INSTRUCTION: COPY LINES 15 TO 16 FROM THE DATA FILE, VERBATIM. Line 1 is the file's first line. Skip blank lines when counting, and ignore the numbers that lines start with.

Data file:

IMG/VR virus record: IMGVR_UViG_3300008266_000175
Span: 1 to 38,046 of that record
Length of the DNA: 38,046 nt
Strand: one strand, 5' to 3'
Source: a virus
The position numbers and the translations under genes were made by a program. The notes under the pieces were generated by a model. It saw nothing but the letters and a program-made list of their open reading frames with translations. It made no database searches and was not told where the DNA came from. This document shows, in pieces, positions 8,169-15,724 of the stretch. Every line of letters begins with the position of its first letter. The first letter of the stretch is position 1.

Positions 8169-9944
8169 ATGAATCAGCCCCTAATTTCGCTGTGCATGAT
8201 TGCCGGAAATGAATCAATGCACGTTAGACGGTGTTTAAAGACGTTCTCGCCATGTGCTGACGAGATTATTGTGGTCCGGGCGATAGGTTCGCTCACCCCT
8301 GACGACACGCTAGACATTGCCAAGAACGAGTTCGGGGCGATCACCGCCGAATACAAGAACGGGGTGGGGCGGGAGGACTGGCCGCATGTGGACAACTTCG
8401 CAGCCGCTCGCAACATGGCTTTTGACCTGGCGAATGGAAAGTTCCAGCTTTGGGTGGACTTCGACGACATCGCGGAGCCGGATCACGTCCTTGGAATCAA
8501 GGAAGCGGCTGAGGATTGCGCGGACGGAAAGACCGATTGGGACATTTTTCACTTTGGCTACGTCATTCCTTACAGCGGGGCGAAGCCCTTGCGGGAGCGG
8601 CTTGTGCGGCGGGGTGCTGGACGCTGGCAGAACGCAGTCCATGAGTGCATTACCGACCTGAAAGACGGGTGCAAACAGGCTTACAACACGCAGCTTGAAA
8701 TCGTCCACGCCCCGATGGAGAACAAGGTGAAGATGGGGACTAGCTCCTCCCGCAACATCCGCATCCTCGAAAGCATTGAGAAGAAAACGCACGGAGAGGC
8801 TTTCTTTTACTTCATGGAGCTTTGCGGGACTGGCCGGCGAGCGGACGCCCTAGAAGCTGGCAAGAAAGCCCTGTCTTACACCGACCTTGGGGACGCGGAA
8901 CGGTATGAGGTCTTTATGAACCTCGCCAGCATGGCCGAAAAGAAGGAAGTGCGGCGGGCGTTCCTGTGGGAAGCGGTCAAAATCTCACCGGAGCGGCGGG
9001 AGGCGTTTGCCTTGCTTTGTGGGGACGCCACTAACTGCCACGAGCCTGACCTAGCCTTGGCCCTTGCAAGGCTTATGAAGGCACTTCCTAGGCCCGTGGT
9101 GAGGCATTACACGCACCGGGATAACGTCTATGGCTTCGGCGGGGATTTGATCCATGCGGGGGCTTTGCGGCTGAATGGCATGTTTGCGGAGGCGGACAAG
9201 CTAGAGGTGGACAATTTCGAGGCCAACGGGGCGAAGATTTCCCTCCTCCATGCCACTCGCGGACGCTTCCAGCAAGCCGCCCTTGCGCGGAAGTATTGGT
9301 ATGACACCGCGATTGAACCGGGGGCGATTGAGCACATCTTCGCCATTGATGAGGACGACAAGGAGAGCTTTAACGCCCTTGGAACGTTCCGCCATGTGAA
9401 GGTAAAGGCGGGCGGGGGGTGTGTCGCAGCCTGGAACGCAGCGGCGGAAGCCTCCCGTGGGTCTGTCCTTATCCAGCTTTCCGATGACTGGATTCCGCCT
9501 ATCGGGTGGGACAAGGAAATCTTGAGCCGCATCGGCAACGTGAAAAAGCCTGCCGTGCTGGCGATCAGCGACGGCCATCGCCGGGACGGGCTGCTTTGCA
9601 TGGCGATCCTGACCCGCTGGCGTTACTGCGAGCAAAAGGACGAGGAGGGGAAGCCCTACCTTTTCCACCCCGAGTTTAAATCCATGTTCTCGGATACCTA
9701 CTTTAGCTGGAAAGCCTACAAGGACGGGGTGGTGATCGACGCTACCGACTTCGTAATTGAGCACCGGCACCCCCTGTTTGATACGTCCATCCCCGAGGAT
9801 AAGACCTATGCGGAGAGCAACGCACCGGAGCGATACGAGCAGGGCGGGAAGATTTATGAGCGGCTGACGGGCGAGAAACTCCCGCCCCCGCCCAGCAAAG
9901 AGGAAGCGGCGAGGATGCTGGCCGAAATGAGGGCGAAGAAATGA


8801 TTTCTTTTACTTCATGGAGCTTTGCGGGACTGGCCGGCGAGCGGACGCCCTAGAAGCTGGCAAGAAAGCCCTGTCTTACACCGACCTTGGGGACGCGGAA
8901 CGGTATGAGGTCTTTATGAACCTCGCCAGCATGGCCGAAAAGAAGGAAGTGCGGCGGGCGTTCCTGTGGGAAGCGGTCAAAATCTCACCGGAGCGGCGGG